Please the Eye and Tempt the Palate: Green Figs and Ham

August 21, 2012

The muse of seasonal cooking was looking out for me the other day when a neighbor casually mentioned to me that their fig tree was bearing fruit and I should drop by ‘anytime’ to pick some up. A day or so later I was driving by the house and I impulsively pulled into the driveway. Instantly I was beset by doubt. What if they didn’t really mean it!?

As I threw my car into reverse, the front door opened and I was cheerfully greeted. Feeling a bit foolish I stopped the car and got out. My wonderful neighbors had been absolutely sincere in their offer of nectar of the gods aka direct from the tree figs. I couldn’t believe my good fortune.

If you ever have the opportunity to taste fresh, local figs I strongly urge you to go for it. From your garden, a neighbor’s tree or a local farmer’s market, these figs are simply in a different league than their supermarket cousins.

For these beauties, I wanted to do something very quick and simple that would highlight their fresh from the tree flavor. After a bit of thought I decided to prepare them with goat cheese and prosciutto, and because it is so simple to do, drizzle the finished product with a Port reduction. KISS - Keep it seasonal and simple™!

When they came out of the oven they were so exquisitely beautiful to the eyes and the nose through their absolutely heavenly aroma.

For this photo I’ve served them on a silver platter with a neoclassical design and plated them on a simple white dish. My husband - always referred to as Mr. Magpies in my articles and posts - couldn’t wait for me to finish taking the photos. I think the figs were gone in less time than it took to take the photos!

wrapped figs

Green Figs and Ham

6 fresh, ripe figs (any variety)
6 slices prosciutto or thin sliced country ham
6 small slices of goat cheese (either a soft or mature variety)
1 cup Port (please use a Port you’d actually drink, vs a ‘cooking’ port)

Preheat the broiler on high. Place the Port in a small saucepan over medium heat until it comes to a simmer. Turn the heat to low and reduce until thick and syrupy, about 7-9 minutes.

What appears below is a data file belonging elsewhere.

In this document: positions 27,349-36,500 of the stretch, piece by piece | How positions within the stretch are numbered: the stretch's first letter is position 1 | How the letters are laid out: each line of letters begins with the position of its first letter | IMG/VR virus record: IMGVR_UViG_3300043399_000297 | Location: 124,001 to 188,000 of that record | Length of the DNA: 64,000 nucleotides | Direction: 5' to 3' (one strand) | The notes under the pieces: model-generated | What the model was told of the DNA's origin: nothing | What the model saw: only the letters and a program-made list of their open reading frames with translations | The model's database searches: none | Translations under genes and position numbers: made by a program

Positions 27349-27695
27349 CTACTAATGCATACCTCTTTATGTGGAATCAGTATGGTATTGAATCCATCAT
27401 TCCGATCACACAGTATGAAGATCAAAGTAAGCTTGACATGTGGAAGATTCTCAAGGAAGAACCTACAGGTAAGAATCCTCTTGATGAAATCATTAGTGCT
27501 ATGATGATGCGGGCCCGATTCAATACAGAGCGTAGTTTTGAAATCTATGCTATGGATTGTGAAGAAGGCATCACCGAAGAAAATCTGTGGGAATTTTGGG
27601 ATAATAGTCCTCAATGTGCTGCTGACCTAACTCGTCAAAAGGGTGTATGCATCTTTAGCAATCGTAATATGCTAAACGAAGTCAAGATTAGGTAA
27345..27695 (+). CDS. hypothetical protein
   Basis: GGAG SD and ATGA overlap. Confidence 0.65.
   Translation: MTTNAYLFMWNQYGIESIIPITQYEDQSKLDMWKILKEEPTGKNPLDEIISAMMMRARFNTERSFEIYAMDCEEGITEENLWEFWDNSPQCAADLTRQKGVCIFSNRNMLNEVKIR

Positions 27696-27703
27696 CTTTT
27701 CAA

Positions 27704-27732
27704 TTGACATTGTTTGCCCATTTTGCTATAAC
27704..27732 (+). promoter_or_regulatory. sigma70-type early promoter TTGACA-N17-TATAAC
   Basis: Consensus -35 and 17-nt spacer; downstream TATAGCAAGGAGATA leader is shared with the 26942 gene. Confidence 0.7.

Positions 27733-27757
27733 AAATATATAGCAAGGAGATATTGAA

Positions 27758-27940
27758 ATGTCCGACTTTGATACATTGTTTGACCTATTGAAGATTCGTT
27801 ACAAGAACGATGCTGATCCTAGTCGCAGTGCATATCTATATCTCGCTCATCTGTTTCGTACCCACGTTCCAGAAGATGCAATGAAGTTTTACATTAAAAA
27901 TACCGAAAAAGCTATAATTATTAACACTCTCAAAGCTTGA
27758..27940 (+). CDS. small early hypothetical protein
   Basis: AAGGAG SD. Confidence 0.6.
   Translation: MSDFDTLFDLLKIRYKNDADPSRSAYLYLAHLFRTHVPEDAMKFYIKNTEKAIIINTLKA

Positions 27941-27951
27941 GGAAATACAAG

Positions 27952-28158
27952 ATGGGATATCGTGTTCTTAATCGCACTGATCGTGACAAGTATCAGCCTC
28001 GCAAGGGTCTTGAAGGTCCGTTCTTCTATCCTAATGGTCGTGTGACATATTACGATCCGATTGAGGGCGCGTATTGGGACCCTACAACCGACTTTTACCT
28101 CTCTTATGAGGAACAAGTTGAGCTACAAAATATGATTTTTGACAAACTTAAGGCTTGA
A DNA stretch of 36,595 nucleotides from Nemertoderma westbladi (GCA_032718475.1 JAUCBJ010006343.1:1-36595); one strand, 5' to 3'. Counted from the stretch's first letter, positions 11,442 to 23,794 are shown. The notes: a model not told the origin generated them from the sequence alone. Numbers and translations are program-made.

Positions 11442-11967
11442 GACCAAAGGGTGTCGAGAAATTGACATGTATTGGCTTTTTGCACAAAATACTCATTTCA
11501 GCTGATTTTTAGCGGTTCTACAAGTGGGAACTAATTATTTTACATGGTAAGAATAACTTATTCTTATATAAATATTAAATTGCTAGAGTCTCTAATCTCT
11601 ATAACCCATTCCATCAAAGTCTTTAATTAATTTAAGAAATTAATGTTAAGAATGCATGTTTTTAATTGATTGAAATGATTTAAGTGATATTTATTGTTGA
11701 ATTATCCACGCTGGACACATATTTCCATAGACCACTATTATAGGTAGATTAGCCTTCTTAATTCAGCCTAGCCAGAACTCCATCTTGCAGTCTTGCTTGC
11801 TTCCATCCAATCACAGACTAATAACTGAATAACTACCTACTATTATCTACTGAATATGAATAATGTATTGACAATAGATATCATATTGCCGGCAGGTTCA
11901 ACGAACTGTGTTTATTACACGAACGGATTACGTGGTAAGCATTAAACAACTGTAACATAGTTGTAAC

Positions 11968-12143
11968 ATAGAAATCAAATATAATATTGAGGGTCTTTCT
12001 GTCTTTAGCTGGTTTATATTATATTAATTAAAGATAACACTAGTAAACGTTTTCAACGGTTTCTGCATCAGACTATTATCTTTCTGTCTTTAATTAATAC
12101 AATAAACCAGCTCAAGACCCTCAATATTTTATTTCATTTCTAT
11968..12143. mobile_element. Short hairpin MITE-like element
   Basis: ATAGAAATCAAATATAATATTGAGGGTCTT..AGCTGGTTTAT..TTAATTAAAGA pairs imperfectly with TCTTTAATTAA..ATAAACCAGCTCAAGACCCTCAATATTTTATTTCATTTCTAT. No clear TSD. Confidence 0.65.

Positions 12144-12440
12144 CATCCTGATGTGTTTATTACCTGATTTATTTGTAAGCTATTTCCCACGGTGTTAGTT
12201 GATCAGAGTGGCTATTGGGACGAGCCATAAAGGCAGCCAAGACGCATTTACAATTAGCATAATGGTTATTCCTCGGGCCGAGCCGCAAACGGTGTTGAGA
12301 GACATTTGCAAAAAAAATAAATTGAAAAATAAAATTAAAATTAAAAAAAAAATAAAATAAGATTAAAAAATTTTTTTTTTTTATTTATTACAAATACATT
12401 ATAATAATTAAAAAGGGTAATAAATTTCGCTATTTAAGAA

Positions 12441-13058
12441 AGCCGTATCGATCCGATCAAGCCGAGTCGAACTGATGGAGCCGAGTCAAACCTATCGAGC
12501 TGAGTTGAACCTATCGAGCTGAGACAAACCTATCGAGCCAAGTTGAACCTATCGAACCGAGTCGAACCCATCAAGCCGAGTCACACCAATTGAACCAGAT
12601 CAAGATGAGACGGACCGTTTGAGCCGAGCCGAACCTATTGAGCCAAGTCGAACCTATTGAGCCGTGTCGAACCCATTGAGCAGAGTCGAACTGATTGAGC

While the Port is reducing, slice the figs. You can either cut them in a X-shape going almost the bottom, or keep it simple and cut them in half. Place a slice of cheese in the X and then wrap around the outside of the fig with a slice of prosciutto. If you’ve chosen to cut the figs in half, place the cheese in between the two halves of fig and then wrap with prosciutto.

Place the figs on a baking sheet and broil under high heat for 2-3 minutes. Place on your serving platter and drizzle with the Port reduction.

Serve and enjoy!
______________________

Nancy Stuckwisch of Silver Magpies has had a life-long fascination with vintage silver. She loves to cook and entertain and believes we should get the silverware out of the cupboard, onto the table, and then into the dishwasher. She writes for her own blog and is a regular columnist for Silver Magazine.

Comments

Shelley's picture

What a scrumptious and easy fig recipe!

Shelley's picture

My husband has this extraordinary yen for figs, and on occasion a glass of port.

The marriage of the fig and port will place will place him in heaven!

PS You have inspired me to bring out my silver to serve this delectable!

Many thanks!

Nancy Stuckwisch's picture

Thanks! So glad you like it.

- Nan

Claire Tompkins's picture

Hi, Nan,
What's the story with the knife in the first photo? It's got an intricate pattern on the slicing part. I haven't seen that before.
Claire

Nancy Stuckwisch's picture

Hi Claire -

The knife is a master butter knife used to cut butter and then transfer it to your side plate. I can't the remember the last time I used one for butter...but I love to use them to cut soft foods...fruit and cake are two particular faves.

The pattern on the blade part is called brightwork, which is a type of engraving. This butter knife is all sterling (like a fork) and so the blade was engraved as an extension of the decoration on the handle.

Thanks for asking!

Nan

Cookie O'Cornwall's picture

Super! Any excuse for Port has to be a wonderful thing.

 




 

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